1991 - Company loses industry record $4.45 billion. Stempel announces GM will close 21 plants over the next few years and eliminate 9,000 salaried and 15,000 hourly jobs in 1992, in addition to layoffs at shuttered plants.
1992 - Board strips some of Stempel's authority. Stempel later resigns, saying rumors about his future compromised his ability to lead. Jack Smith gets title of chief executive officer and outside director John Smale is named chairman.
1996 - GM spins off Electronic Data Systems as a separate company.
1997 - GM sells defense electronics business of Hughes Electronics to Raytheon and merges Hughes' auto parts business with Delphi Automotive Systems (now Delphi Corp.).
1998 - Strikes at two Michigan parts plants shut down almost all North American production.
1999 - Delphi is spun off as a separate company. GM purchases rights to the Hummer brand from AM General.
2000 - President Rick Wagoner replaces Smith as CEO. GM cuts 10 percent of white-collar employment.
2002 - GM spends $251 million on 42 percent stake in South Korea's bankrupt Daewoo Motor and names it GM Daewoo Auto & Technology Co. Stake later increased to 51 percent.
2003 - GM sells defense unit to General Dynamics Corp. for $1.1 billion and sells 20 percent stake in Hughes Electronics to News Corp. for $3.1 billion.
2004 - Last model year for Oldsmobile.
2006 - About 47,600 GM and Delphi hourly workers take buyout or early retirement offers. GM investor Kirk Kerkorian suggests alliance with Nissan and Renault, which GM's board examines and rejects; Kerkorian sells much of his stake. GM sells 51 percent stake in GMAC Financial Services to group led by Cerberus Capital Management LP for $14 billion.
2007 - GM loses $38.7 billion, including $39 billion third-quarter charge for unused tax credits. It's the largest annual loss in auto industry history. GM reaches historic contract with United Auto Workers that shifts billions in retiree health care expenses to union-administered trust. Company agrees to pay $33.7 billion into trust. Contract also lets company to pay some new hires $14 per hour. U.S. market share is 23.7 percent. GM sells Allison Transmission to The Carlyle Group and Onex Corp. for $5.6 billion.
2008 - Gas prices hit $4 per gallon and truck sales plummet. GM announces plan to close four pickup and sport utility vehicle factories, plans to shed 8,350 jobs. Hummer brand put up for sale. By fall, executives begin asking congressional leaders for aid. GM and Chrysler talk about a merger, but talks die down as both companies' sales continue to fall on U.S. and worldwide recession woes. By December, GM tells Congress it needs $18 billion to stay afloat. It receives $13.4 billion, and racks up a $30.9 billion annual loss and burns through $19.2 billion.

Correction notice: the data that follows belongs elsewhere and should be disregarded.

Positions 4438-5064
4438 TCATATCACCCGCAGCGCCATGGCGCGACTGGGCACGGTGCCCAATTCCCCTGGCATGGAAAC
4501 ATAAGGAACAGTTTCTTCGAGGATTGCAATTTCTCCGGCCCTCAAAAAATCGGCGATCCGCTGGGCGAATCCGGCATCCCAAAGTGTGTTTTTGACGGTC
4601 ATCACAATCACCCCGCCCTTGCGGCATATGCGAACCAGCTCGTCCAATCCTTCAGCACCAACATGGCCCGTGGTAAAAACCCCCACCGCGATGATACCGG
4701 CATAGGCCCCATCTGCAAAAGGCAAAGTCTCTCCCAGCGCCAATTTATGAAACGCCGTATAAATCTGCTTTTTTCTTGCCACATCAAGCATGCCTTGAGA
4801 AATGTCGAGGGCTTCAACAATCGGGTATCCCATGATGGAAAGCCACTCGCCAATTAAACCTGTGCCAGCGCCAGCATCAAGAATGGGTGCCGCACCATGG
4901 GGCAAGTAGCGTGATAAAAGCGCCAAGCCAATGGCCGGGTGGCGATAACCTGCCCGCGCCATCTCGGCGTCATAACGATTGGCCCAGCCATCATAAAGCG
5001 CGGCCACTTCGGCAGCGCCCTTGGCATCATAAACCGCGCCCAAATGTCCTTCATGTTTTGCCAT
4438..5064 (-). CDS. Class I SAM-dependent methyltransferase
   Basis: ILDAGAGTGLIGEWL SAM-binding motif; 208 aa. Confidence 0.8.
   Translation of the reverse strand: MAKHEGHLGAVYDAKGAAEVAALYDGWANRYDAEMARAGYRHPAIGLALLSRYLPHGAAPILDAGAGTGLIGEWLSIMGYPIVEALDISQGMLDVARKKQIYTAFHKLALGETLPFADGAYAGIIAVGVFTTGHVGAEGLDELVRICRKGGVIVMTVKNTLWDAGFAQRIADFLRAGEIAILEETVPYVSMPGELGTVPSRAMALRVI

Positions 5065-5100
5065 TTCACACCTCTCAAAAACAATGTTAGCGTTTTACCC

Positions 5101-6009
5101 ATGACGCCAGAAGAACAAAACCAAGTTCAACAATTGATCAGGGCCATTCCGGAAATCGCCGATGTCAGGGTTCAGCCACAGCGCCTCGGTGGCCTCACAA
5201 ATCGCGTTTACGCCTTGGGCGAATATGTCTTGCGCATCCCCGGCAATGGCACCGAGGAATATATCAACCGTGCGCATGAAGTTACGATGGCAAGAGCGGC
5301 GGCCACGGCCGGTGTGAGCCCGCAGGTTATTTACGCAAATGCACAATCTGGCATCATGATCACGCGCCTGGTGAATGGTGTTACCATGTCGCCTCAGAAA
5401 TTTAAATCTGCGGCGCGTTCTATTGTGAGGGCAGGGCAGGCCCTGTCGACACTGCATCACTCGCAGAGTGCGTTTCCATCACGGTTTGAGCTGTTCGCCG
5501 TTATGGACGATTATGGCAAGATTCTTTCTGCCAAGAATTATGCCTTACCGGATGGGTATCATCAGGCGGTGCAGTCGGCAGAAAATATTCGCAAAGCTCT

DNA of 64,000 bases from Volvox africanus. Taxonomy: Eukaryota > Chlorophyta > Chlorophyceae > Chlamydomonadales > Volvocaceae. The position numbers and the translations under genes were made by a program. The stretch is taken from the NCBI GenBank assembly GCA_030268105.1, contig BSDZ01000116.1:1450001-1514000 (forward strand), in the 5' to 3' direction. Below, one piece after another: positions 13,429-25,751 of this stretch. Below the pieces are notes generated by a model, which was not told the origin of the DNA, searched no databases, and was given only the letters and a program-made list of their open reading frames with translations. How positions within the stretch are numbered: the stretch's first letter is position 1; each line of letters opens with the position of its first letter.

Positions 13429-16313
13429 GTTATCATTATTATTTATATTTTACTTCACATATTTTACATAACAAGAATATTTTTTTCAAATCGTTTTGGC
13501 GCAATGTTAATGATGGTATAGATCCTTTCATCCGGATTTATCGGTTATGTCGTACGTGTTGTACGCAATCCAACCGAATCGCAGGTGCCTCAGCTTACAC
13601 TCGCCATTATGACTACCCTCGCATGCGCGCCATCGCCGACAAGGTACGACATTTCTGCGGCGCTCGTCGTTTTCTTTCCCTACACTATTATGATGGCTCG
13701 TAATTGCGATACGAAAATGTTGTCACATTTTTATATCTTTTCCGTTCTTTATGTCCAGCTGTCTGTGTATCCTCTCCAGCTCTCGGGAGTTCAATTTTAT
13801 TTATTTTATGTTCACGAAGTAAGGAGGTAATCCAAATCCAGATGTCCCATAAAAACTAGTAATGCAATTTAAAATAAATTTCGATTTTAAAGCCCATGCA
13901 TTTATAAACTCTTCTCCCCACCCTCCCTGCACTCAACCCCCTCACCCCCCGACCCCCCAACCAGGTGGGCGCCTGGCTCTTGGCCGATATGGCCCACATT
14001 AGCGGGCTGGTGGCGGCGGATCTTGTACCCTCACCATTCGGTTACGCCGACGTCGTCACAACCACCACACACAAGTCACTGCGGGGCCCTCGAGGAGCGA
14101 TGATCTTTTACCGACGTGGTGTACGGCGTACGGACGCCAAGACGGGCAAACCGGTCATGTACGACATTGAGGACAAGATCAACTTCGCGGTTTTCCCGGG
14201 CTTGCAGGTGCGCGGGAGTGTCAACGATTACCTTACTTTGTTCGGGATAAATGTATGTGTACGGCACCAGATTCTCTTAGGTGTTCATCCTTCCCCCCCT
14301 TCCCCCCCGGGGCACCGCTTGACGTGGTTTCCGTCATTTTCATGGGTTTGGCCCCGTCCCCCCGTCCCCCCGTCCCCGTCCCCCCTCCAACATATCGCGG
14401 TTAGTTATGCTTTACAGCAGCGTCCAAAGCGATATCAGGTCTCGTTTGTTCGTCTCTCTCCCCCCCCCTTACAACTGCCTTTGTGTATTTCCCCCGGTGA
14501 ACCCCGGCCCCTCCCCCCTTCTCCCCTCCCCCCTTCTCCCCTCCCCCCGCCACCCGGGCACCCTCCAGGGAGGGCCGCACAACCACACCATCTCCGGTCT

2009 - The Obama administration takes over the Treasury. By February, GM says it will need a total of $30 billion. On March 31, President Barack Obama — a day after firing CEO Rick Wagoner — tells GM it hasn't done enough to restructure and gives the company until June 1 to make aggressive cuts. Chief Operating Officer Fritz Henderson takes over as CEO. Board member Kent Kresa becomes interim chairman. GM's Saab unit files for bankruptcy in Sweden. GM says it will sell of Saturn and will end the Pontiac line. Under the Treasury Department's orders, GM asks 90 percent of its bondholders to swap up to $24 billion of their debt for stock and a combined 10 percent stake in the company. By May, GM says it will end contracts with about 1,100 dealers. UAW agrees to job cuts, 14 plant closures, and a 20 percent equity stake in the company to cover retiree health care costs. Bankruptcy appears likely, as GM tries to get all parties to agree to new, leaner terms before June 1. Bondholders reject debt exchange offer, making bankruptcy filing almost inevitable. Government loans now total $19.4 billion to date.
Sources: Associated Press archives, Hoover's, General Motors Corp.